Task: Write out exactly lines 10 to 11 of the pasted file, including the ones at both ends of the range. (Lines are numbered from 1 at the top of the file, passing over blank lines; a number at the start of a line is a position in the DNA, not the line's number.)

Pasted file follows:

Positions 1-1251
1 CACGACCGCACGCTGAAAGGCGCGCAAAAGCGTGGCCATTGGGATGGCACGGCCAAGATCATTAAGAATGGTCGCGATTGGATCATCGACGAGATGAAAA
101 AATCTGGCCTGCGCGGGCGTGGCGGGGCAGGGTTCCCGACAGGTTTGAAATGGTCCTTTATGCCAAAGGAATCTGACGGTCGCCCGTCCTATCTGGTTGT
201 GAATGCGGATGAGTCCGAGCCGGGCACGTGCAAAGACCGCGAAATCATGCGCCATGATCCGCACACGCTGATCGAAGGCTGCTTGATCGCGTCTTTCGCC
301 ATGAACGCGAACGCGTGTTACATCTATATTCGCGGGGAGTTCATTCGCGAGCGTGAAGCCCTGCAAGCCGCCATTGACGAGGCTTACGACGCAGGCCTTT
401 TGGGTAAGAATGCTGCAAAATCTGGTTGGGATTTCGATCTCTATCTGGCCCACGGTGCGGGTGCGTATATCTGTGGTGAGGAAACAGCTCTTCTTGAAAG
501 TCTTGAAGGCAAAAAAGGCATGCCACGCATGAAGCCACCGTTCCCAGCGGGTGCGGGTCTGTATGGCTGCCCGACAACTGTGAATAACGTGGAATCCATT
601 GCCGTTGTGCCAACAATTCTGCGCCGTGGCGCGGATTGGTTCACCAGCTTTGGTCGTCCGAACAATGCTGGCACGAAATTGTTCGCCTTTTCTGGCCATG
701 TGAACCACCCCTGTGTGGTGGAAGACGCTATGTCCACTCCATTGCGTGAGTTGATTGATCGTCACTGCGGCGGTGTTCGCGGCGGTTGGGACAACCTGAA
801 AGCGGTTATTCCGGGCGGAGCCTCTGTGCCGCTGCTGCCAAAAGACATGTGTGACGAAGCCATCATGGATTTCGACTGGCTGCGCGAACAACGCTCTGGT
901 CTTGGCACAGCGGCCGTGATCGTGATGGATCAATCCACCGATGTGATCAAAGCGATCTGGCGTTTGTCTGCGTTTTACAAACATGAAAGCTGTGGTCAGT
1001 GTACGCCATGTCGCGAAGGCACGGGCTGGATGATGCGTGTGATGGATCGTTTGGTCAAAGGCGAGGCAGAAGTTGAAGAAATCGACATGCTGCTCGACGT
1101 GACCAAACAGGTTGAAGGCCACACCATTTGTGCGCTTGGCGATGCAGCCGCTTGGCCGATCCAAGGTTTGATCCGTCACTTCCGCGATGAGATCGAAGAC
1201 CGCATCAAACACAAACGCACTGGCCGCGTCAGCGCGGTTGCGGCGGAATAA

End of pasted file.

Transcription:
801 AGCGGTTATTCCGGGCGGAGCCTCTGTGCCGCTGCTGCCAAAAGACATGTGTGACGAAGCCATCATGGATTTCGACTGGCTGCGCGAACAACGCTCTGGT
901 CTTGGCACAGCGGCCGTGATCGTGATGGATCAATCCACCGATGTGATCAAAGCGATCTGGCGTTTGTCTGCGTTTTACAAACATGAAAGCTGTGGTCAGT